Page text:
Geography and Geology of the Valley

Opposite the city that developed around the East Bank temple complexes for the cult of Amen, the West Bank of the Nile at Thebes served as a vast cemetery for its citizenry and officialdom for thousands of years. For approximately five hundred years of that time, during Dynasties 17 to 20, it was also the burial place of Egypt's rulers. Several locations are known to have been set aside as royal necropoleis, the most famous of which is the Valley of the Kings.    
The Valley actually consists of two valleys that run northeast from the slopes of a prominent ridge on a high plateau extending into the Western Desert [16017]. This plateau is composed mainly of limestone strata, the Theban Formation, laid down about thirty-five to fifty-six million years ago. The limestone overlays layers of "Isna shale" and chert. These strata were forced upwards later in the Tertiary, and, during the Pleistocene, heavy rains cut a series of wadis deep into the limestone as floodwaters drained off the plateau toward what eventually become the Nile Valley.     16017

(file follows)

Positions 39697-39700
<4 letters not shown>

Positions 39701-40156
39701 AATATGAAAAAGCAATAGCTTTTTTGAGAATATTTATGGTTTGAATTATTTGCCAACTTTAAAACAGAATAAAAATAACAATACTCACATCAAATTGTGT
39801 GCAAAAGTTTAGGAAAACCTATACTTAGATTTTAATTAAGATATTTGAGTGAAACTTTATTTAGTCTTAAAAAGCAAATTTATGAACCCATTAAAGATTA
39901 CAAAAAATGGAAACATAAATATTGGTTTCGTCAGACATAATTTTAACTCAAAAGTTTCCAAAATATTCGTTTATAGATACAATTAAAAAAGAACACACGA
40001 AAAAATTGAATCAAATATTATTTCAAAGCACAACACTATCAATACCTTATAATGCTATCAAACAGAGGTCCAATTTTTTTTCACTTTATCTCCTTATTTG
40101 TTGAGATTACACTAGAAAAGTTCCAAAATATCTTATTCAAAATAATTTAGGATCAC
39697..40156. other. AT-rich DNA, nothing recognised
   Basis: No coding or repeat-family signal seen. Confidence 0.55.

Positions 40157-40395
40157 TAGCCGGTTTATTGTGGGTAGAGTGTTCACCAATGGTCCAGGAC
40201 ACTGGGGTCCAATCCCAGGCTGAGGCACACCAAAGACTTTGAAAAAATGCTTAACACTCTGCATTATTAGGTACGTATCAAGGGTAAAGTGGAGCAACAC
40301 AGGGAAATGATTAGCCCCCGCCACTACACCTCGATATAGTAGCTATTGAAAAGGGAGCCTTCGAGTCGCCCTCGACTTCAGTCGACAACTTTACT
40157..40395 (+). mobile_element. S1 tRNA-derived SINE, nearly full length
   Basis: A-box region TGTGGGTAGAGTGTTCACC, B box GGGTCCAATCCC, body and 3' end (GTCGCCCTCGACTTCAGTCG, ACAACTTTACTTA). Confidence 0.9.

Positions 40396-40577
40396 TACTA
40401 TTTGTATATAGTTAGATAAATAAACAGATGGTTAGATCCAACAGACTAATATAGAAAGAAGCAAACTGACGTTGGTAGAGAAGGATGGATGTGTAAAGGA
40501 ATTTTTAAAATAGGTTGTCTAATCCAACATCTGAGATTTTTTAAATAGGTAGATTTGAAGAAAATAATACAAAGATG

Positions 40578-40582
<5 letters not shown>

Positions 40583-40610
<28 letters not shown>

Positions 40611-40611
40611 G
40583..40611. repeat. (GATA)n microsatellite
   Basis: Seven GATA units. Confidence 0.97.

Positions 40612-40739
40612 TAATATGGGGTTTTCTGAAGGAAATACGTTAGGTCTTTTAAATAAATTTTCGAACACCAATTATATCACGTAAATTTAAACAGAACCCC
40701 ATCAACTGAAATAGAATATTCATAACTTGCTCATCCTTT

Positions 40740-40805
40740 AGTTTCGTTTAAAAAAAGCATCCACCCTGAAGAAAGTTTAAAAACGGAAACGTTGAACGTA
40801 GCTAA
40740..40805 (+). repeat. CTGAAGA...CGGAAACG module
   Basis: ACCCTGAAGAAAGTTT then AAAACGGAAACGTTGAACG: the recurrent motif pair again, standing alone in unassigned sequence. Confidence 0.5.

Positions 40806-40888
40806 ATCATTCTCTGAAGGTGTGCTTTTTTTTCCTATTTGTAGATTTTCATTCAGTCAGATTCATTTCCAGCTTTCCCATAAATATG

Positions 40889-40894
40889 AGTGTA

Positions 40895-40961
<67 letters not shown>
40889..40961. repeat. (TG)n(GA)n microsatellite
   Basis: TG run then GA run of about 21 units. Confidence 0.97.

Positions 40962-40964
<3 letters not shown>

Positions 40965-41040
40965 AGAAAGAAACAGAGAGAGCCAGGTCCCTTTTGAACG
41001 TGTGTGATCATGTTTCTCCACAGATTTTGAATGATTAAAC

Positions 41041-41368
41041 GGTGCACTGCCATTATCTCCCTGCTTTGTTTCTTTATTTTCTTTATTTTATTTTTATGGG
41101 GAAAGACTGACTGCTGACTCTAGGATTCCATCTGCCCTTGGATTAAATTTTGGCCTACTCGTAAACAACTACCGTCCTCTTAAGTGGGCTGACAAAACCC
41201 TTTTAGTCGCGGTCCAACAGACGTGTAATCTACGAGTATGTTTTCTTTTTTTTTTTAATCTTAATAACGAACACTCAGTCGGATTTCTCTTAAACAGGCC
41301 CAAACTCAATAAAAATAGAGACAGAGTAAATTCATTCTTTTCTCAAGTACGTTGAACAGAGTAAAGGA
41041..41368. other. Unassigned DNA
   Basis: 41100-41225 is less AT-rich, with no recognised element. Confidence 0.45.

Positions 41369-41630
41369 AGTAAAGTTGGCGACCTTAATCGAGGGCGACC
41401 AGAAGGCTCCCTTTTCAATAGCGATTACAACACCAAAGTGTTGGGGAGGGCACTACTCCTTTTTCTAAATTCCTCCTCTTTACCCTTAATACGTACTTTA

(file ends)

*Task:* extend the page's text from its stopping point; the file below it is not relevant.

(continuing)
The quality of limestone in the Valley of the Kings varies from extremely fine and structurally sound (as in KV 57, belonging to Horemheb [16140], for example), to fractured and weak, as in the lower reaches of KV 11, only a few meters away. Often, as a tomb was cut, it would pass through several limestone strata, each of different quality, and the plan of a tomb may have been altered to acknowledge that fact (as in KV 20).     16140
The Isna Shale that intermittently appears in the Valley of the Kings is an especially weak and unstable stone that posed problems for ancient quarrymen and modern conservators. When the shale comes in contact with moisture it can expand, literally causing parts of a hillside to break apart. This has happened in the past, and has done damage to several tombs in the Valley, including KV 7 (Rameses II) [13702] and KV 13 (Bay).     13702
There are numerous pieces of chert embedded in the Theban limestone, the very material used by ancient Egyptians to make the stone tools used to cut the tombs. Many pieces of chert litter the hillsides of the Valley of the Kings and are imbedded in the bedrock [15909]. Where they have lain unmoved for millions of years they acquire a dark patina and archaeologists know there is no point clearing such a dark-colored hillside because there will be no remains of human activity beneath its surface [10027].     15909 10027

Published or last modified on: August 23, 2002
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